En español | The Centers for Disease Control and Prevention has issued detailed advice for older Americans who are at higher risk for more serious symptoms of COVID-19, the illness caused by the novel coronavirus. People of all ages who have severe, chronic medical conditions such as heart disease, lung disease or diabetes likewise are at higher risk.
Here are key tips for older adults and their caregivers for preparing for a coronavirus outbreak in your community, adapted from the CDC's checklist for older adults:
Know the symptoms
• If you develop COVID-19 symptoms including fever, cough and trouble breathing, call your doctor first.
• Some doctors offer telephone and “telehealth” visits to avoid the potential of spreading the virus to other patients and health care workers in the office.
• Not everyone who contracts the virus needs to be hospitalized. You may be able to recover at home. Follow your doctor's orders and CDC guidance on how to take care of yourself at home.
• Have a COVID-19 plan for yourself. Draw up one for your loved ones and review it.
• Have a list of your daily medications and time of day you take them. That way a caregiver will be able to help you if you get sick.
• Obtain at least a 30-day supply of your prescription drugs.
• Stock up on tissues and over-the-counter medicines to treat fever, cough and other symptoms should they arise.
• Have enough groceries and household items to be comfortable staying home for a few weeks. Make sure you have enough supplies.
• Draw up an emergency contact list.
• If you have a caregiver, make a backup plan for care in case he or she falls sick.
• If you are a caretaker, monitor your charge's food, supplies and medical needs such as oxygen, dialysis and wound care. And have a backup plan.
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Stay at home, have a buddy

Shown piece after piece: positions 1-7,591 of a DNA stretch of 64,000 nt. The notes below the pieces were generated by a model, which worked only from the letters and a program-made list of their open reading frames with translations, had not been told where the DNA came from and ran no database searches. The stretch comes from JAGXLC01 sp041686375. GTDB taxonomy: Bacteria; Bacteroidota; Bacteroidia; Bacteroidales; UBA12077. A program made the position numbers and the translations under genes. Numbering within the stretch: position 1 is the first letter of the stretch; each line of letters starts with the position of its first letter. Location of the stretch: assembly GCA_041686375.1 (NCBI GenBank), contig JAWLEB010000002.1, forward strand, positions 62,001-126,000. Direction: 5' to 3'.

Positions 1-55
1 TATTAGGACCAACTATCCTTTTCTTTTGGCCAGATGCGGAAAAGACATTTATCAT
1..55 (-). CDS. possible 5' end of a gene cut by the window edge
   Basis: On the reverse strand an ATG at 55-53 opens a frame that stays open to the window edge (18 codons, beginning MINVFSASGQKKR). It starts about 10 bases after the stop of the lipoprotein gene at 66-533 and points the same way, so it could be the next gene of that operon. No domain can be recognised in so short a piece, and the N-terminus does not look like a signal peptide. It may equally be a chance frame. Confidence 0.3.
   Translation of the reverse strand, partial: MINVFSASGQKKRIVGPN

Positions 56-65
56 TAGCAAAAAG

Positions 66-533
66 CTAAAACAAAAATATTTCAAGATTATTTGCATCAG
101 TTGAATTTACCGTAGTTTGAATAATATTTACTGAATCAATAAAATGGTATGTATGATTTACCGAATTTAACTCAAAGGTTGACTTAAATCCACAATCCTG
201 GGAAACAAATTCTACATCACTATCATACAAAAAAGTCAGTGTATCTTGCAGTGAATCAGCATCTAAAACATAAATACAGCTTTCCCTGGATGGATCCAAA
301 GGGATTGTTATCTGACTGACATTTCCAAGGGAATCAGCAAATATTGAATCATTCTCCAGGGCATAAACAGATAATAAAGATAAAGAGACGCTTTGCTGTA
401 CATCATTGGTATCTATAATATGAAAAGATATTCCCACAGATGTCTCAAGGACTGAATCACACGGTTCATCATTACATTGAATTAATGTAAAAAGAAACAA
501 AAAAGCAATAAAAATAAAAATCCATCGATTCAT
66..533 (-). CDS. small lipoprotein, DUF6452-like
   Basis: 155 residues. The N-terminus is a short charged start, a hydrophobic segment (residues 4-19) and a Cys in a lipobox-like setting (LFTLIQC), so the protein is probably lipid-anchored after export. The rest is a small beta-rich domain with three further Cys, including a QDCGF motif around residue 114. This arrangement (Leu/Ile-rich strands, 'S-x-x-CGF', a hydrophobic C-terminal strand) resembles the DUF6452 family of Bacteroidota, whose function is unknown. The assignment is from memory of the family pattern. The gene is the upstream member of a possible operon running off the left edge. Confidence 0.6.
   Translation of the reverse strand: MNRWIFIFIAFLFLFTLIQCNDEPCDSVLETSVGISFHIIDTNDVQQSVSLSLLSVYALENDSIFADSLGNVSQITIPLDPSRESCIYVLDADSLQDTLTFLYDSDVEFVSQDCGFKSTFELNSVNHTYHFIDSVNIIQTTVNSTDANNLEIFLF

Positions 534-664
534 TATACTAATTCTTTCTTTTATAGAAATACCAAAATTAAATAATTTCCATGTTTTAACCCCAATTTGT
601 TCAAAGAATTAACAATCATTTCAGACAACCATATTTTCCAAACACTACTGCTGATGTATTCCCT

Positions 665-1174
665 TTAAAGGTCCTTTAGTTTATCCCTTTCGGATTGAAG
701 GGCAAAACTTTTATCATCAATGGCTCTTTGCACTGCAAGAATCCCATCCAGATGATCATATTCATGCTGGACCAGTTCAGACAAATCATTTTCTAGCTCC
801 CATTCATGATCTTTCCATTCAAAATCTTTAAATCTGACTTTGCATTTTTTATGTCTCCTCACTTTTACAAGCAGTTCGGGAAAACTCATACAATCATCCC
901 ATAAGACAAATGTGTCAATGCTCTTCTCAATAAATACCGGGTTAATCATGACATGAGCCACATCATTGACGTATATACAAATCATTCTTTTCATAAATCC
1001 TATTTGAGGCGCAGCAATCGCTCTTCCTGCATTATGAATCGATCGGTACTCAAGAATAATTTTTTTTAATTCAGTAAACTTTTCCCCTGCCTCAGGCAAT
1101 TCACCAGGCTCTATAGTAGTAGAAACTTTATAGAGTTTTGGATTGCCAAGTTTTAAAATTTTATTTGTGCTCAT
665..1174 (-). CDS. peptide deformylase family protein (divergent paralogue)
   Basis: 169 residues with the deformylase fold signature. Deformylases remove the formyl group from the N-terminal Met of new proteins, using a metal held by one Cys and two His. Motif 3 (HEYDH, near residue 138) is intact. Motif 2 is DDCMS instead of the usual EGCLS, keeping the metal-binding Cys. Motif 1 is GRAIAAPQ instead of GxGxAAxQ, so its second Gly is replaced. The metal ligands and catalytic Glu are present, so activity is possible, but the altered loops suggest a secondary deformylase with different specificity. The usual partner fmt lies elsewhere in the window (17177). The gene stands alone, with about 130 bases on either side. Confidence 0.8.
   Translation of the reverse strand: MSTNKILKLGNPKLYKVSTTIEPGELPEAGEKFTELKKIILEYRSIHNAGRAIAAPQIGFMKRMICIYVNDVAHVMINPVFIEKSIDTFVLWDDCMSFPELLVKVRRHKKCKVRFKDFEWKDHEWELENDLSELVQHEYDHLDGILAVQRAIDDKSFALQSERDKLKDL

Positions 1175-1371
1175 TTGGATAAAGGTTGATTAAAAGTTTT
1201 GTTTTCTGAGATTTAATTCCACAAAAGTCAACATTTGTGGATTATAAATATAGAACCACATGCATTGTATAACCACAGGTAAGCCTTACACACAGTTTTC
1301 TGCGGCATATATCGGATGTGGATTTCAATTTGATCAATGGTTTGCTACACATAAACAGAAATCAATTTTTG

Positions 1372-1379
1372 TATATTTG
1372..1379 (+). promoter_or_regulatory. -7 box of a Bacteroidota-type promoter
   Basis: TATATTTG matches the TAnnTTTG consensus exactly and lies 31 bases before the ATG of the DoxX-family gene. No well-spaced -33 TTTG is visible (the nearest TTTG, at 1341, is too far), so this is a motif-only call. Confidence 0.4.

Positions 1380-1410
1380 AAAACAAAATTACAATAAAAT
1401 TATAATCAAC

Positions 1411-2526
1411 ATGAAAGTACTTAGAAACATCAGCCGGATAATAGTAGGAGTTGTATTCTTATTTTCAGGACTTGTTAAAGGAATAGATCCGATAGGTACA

• Avoid sick people and crowds.
• Postpone travel, including airplane trips, and avoid cruise ships.
• Pay attention to the local news and follow the advice of local health officials.
• You might need to ask friends, family, neighbors or community health workers for help, especially if you become sick.
• Seek out a “buddy” who will check on you, help you prepare and stock up on supplies, and help care for you if needed.
Practice Healthy Habits
• Cover coughs and sneezes with a tissue or the inside of your elbow, then wash your hands.
• Avoid touching your eyes, nose and mouth with unwashed hands.
• Clean your hands often. Wash your hands with soap and water for 20 seconds.
• If you don't have soap and water, use an alcohol-based hand sanitizer with at least 60 percent alcohol.
• Clean — and then disinfect — surfaces and things you touch often. These include tables, chairs, doorknobs, light switches, elevator buttons, handrails, countertops, remote controls, shared electronic equipment, shared exercise equipment, handles, desks, phones, keyboards, toilets, faucets and sinks.
• Here are instructions to clean and disinfect your home if someone is sick.
• Call 911 immediately if you are sick and your symptoms worsen.
• Worsening symptoms include, but are not limited to, difficulty breathing or shortness of breath; persistent pain or pressure in the chest; bluish lips or face.
• If you are a caregiver, also pay attention if your charge shows new confusion.